Even the Zimmerman defense lawyers urged consideration of only the issues at hand which, in part, required ignoring Florida “stand your ground” laws that legalize the use of deadly force when one believes there is threat of bodily harm. Along with the jurors, we were asked not to consider the weight of racial inequity in our country for the last several centuries. We were asked to forget slavery, forget Jim Crow laws, forget Emmett Till, forget Martin Luther King Jr., forget Medgar Evers, forget Chaney, Goodman, and Schwerner, and forget the four little girls who were murdered in Birmingham. It is implied that these people and events have no bearing on the recent murder of Trayvon Martin and the acquittal of George Zimmerman. For someone like me, it is almost like being asked to drop down through a rabbit hole into some strange world-a world where up is down and out is in and nothing is what it seems. We are encouraged to pretend. Pretend there is no history of racism. Pretend that scholars of history, scholars of law and economics have not systematically delineated racism and current injustices in our judicial systems. Pretend that after almost sixty years of addressing racism, I do not see racism in individuals, social and political groups, churches and institutions. Pretend that the motions of justice in Sanford for the past few weeks was not an almost meaningless exercise, except that it held up personal and institutional racism at work for all to see. Pretend that my soul does not ache. No, I cannot do that. A frequent image for me is Sankofa, the mythical bird of African folklore, who moves forward, carrying the egg of hope, but also looking back, forever cognizant of the connections of past, present and future.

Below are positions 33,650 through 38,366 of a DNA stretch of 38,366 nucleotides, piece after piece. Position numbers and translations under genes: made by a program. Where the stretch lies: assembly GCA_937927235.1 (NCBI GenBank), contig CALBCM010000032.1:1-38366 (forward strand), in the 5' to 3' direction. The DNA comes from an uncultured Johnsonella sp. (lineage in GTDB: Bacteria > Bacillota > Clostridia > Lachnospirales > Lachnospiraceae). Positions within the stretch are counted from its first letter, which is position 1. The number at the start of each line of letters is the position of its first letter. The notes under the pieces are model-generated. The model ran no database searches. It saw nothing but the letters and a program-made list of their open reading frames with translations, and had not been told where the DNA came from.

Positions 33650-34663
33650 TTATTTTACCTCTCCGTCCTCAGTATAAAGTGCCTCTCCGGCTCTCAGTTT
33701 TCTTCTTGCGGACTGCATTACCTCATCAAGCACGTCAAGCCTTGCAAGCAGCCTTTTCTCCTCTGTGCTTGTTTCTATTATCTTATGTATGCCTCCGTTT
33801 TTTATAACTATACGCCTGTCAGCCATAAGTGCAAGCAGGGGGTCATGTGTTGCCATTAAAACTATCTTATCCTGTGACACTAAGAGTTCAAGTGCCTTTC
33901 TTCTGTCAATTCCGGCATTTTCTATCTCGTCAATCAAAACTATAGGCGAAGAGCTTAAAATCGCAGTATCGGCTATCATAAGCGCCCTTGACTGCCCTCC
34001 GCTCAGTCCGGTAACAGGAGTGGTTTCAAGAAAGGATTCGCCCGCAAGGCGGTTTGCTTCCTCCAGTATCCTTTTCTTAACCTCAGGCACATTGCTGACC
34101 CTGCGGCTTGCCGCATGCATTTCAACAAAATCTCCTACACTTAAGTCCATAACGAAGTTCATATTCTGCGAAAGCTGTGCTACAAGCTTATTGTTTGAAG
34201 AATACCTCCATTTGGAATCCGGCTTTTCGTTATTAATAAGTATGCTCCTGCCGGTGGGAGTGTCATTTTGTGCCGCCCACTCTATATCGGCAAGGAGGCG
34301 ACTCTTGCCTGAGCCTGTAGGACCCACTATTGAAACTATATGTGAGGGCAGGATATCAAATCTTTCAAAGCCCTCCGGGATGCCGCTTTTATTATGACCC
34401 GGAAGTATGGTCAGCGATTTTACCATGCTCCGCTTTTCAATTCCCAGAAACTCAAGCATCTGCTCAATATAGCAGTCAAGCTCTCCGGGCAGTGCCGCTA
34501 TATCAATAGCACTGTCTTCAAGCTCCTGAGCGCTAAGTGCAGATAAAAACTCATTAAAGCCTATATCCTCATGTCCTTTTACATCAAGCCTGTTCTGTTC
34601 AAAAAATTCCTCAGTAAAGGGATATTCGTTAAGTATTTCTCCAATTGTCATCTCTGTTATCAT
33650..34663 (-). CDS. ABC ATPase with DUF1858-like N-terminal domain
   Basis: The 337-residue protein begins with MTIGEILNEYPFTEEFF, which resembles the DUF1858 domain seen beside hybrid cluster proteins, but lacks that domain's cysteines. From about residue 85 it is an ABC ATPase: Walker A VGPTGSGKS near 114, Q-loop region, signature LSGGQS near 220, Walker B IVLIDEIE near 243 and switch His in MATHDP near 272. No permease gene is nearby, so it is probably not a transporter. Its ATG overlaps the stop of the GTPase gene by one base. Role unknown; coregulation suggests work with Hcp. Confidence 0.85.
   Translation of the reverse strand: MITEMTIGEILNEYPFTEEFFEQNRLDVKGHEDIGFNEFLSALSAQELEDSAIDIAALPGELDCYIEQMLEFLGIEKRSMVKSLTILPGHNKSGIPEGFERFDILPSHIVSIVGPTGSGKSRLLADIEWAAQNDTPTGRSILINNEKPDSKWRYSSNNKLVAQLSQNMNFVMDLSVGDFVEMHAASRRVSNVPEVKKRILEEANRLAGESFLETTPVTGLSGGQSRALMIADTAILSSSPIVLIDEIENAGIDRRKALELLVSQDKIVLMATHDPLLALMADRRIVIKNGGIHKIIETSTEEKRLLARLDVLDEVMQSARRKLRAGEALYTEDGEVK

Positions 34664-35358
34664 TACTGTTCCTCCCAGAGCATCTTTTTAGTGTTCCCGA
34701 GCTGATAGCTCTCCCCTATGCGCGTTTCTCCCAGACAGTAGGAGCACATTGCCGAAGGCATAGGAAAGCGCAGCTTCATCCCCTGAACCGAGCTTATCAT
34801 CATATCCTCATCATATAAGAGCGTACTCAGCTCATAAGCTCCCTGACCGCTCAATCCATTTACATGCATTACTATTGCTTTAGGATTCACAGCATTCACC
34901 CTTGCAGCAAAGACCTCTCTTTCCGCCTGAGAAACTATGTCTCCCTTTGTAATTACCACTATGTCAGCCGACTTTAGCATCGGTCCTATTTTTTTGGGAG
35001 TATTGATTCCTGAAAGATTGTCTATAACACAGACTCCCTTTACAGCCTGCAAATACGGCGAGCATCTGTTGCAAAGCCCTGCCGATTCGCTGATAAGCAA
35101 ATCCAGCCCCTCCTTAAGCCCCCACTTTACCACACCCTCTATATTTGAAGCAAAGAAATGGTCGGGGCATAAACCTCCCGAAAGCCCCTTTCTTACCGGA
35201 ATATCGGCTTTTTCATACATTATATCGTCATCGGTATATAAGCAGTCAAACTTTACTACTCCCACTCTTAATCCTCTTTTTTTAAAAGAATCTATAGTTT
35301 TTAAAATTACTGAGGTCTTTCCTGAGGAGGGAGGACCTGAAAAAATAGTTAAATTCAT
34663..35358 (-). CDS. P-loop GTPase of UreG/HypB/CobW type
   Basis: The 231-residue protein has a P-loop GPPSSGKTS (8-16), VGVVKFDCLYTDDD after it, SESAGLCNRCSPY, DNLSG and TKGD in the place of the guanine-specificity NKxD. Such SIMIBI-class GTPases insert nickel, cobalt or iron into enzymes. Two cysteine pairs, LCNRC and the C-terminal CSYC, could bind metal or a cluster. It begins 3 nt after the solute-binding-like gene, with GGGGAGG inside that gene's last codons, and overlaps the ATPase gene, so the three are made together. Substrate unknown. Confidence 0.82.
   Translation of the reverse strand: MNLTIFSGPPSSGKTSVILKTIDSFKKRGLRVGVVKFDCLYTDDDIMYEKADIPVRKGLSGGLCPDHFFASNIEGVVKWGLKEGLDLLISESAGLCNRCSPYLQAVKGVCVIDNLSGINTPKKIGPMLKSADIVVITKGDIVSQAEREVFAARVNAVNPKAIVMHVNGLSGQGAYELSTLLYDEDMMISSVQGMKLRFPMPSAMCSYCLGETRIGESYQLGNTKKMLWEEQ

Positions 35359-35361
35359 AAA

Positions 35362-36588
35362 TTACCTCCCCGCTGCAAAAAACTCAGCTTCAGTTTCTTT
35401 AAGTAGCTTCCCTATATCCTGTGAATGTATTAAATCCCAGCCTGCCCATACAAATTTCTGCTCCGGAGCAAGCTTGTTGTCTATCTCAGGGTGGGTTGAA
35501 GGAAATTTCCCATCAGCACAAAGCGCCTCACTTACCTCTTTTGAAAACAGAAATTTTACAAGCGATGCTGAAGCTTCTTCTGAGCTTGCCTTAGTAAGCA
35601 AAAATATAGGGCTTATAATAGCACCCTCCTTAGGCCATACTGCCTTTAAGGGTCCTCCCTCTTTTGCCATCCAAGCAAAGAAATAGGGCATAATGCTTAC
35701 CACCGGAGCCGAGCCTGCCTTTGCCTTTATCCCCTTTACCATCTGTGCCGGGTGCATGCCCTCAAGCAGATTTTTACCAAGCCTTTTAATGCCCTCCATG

My niece’s dad says the only words she uttered before kissing him goodnight and going off to bed were, “Now I’m going to have a second major in college-it will be law.” She gets it and she still believes in the system-and she still has hope for change.

The young adults at General Convention 2012 get it. I heard their voices in hearings. I saw them exchanging ideas sitting in hallways between sessions. I felt their arms around me during emotional moments at the convention. They were passionate and they were productive participants in our church’s highest governing body. They have the eyes, ears, minds, and hearts that are required to make decisions for the good of all of Christ’s people.

Bishop Sauls gets it and he invites us all to reflect on several basic questions. He asks, What have we learned and what are we going to do about it? I hope we will respond to these questions as a church. Specifically, I hope that we will mirror, through our budgeting, policymaking and practice, the many general convention resolutions that continually remind us, individually and collectively, to “See the Face of God” in each other. I hope that we will restore and refresh the work of anti-racism in our congregations, dioceses, provinces, committees, councils, and governing bodies.

I want the voices calling for calmness and silence to know without a doubt that it is impossible for me, and many like me but not all, to be dispassionate as we try to work through what has just been played out before us, our children, and the world. It is impossible for me to be calm and unemotional when speaking of a system that does not consider it a crime that Trayvon Martin was killed by George Zimmerman. The Sankofa reminds me to remember.

To view the original article and comments, click here.

Anita George is a veteran of the civil rights movement, a deputy of the Diocese of Mississippi and member of Executive Council and is the past-chair of its Anti-Racism Committee.




Related Posts

Keep on reading

Skip to content